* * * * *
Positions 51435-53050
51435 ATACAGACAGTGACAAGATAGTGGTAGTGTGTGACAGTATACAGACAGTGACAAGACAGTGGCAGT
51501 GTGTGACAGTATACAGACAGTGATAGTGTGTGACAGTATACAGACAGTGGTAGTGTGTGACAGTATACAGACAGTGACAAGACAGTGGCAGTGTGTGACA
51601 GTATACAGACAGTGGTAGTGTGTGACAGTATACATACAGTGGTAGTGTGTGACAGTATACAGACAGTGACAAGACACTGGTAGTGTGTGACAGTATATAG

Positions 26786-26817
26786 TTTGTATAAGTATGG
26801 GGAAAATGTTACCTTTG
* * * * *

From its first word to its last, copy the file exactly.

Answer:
Positions 51435-53050
51435 ATACAGACAGTGACAAGATAGTGGTAGTGTGTGACAGTATACAGACAGTGACAAGACAGTGGCAGT
51501 GTGTGACAGTATACAGACAGTGATAGTGTGTGACAGTATACAGACAGTGGTAGTGTGTGACAGTATACAGACAGTGACAAGACAGTGGCAGTGTGTGACA
51601 GTATACAGACAGTGGTAGTGTGTGACAGTATACATACAGTGGTAGTGTGTGACAGTATACAGACAGTGACAAGACACTGGTAGTGTGTGACAGTATATAG

Positions 26786-26817
26786 TTTGTATAAGTATGG
26801 GGAAAATGTTACCTTTG